Update: Court Rules Canadian Families Can’t Sue the CIA for Mind Control Experiments

Gorodenkoff / shutterstock.com
Gorodenkoff / shutterstock.com

The Quebec Court of Appeal has ruled that Canadian families cannot bring a class-action lawsuit against the CIA, the US government, and the Canadian government for conducting mind control experiments on their loved ones. The families all say their loved ones had their memories wiped out during the CIA’s MK-ULTRA experiments between the 1940s and 1960s.

The families first tried to bring suit against the CIA back in January 2019. A lower court ruled in March of this year that under a 1982 Canadian law, which regards how foreign governments and entities can be sued, the families couldn’t bring the suit. The court decided that the 1982 law couldn’t be retroactively applied to things that the CIA did decades earlier. The Court of Appeal agreed in a unanimous 3-0 decision.

The MK-ULTRA program in Canada was jointly funded by the Canadian government and the CIA. The experiments took place at the Allan Memorial Institute in Montreal, which is affiliated with McGill University.

Under Canada’s legal system, people can’t just launch a lawsuit and have it end up in court. They have to go through a lengthy and weird application process. It’s wildly favorable to the government rather than to the people since you have to get permission from the government in order to sue the Canadian government.

In January 2019, the families originally petitioned the government for permission to sue McGill University, the Royal Victorian Hospital, and the US and Canadian governments. The Canadian MK-ULTRA experiments took place roughly between 1948 and 1965, led by a Canadian psychiatrist named Dr. Donald Ewen Cameron.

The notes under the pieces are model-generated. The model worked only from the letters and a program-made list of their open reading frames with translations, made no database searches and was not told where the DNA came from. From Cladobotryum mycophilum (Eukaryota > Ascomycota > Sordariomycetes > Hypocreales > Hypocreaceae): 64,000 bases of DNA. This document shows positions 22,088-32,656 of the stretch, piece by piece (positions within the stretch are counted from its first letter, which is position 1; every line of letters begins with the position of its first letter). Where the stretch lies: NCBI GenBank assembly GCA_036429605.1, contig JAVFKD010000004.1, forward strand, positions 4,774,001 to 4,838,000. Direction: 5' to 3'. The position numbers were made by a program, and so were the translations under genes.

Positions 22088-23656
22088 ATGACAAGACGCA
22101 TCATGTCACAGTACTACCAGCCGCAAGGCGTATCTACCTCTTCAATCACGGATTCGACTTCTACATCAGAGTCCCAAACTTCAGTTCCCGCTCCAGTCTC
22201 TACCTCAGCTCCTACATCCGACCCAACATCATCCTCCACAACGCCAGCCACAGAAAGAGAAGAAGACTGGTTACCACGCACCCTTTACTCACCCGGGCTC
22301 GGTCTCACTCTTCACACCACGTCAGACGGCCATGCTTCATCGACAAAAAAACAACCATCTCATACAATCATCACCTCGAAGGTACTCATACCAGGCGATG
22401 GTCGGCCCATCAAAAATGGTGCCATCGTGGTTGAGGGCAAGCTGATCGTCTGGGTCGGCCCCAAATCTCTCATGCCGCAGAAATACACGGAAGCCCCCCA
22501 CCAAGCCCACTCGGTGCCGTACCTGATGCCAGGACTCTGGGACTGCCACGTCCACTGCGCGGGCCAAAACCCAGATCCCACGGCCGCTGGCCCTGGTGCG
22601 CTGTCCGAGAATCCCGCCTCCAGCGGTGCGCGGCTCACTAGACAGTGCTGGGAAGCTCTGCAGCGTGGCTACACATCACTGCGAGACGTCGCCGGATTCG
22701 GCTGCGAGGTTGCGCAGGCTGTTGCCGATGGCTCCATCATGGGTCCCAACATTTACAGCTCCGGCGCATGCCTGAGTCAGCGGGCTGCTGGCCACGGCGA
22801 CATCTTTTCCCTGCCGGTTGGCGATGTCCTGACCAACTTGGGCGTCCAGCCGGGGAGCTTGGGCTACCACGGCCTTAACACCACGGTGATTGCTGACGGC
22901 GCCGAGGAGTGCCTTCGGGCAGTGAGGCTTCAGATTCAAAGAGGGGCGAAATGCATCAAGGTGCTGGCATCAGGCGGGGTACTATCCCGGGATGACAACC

The CIA chose to have some of its MK-ULTRA experiments conducted in Canada because the US government, at the time, enjoyed immunity from legal liability. If anything went wrong in the experiments, the CIA couldn’t be sued. Dr. Cameron was originally from Scotland. He lived in Albany, New York at the time, but commuted to Montreal every day to carry out the ghoulish attempts at mind control on unsuspecting psychiatric patients.

Patients often checked into the Allan Memorial Institute—a mental hospital—for problems like anxiety disorders or postpartum depression. Instead of the regular sorts of treatment for these people—like talking to them—Cameron gave them heavy doses of LSD and subjected them to electroconvulsive therapy (shocks to the brain) at 30 to 40 times the normal amount of electricity. The experiments were done completely without the knowledge or permission of the patients.

Instead of actually taking control of patients’ minds, it reduced almost all of them to a childlike, vegetative state. They had to wear diapers and they couldn’t remember who their own parents or children were. Some, however, mistook their CIA interrogators for their own parents.

Amazingly, while Dr. Cameron was carrying out these secret and highly illegal and unethical experiments on unwilling test subjects, he was simultaneously appointed to be the head of the American Psychiatric Association and the Canadian Psychiatric Association. He also became the First Chairman of the World Psychiatric Association. (Who says there aren’t any perks to working for the CIA?)

While the CIA maintains that the MK-ULTRA program never worked and that the program was shut down in the 1970s, most people know that’s not true. It’s subsequently been proven that Charles Manson, the Unabomber Ted Kaczynski, Boston mobster “Whitey” Bulger, and RFK assassin Sirhan Sirhan were all subjected to mind control experiments before being turned into total nutjobs and killers.

The roughly 300 Canadian families that were harmed by the CIA’s experiments say they’ll now appeal their petition to the Supreme Court of Canada.